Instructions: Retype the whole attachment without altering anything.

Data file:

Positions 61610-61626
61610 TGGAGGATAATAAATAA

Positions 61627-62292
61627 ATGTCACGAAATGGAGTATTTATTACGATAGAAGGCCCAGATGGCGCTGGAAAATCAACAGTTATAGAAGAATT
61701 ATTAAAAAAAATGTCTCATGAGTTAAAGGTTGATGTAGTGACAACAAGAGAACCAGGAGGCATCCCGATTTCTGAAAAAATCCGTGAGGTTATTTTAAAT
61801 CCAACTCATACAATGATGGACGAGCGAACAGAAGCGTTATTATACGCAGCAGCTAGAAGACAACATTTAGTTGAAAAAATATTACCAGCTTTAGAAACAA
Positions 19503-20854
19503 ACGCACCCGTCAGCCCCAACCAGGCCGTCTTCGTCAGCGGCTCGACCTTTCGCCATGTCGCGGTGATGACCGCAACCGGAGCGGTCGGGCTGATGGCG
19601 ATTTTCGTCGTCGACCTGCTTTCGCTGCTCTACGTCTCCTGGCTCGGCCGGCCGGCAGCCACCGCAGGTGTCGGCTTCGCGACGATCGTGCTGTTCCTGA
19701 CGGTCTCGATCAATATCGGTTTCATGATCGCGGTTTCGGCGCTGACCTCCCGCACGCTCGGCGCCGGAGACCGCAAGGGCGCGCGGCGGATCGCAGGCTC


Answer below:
Positions 61610-61626
61610 TGGAGGATAATAAATAA

Positions 61627-62292
61627 ATGTCACGAAATGGAGTATTTATTACGATAGAAGGCCCAGATGGCGCTGGAAAATCAACAGTTATAGAAGAATT
61701 ATTAAAAAAAATGTCTCATGAGTTAAAGGTTGATGTAGTGACAACAAGAGAACCAGGAGGCATCCCGATTTCTGAAAAAATCCGTGAGGTTATTTTAAAT
61801 CCAACTCATACAATGATGGACGAGCGAACAGAAGCGTTATTATACGCAGCAGCTAGAAGACAACATTTAGTTGAAAAAATATTACCAGCTTTAGAAACAA
Positions 19503-20854
19503 ACGCACCCGTCAGCCCCAACCAGGCCGTCTTCGTCAGCGGCTCGACCTTTCGCCATGTCGCGGTGATGACCGCAACCGGAGCGGTCGGGCTGATGGCG
19601 ATTTTCGTCGTCGACCTGCTTTCGCTGCTCTACGTCTCCTGGCTCGGCCGGCCGGCAGCCACCGCAGGTGTCGGCTTCGCGACGATCGTGCTGTTCCTGA
19701 CGGTCTCGATCAATATCGGTTTCATGATCGCGGTTTCGGCGCTGACCTCCCGCACGCTCGGCGCCGGAGACCGCAAGGGCGCGCGGCGGATCGCAGGCTC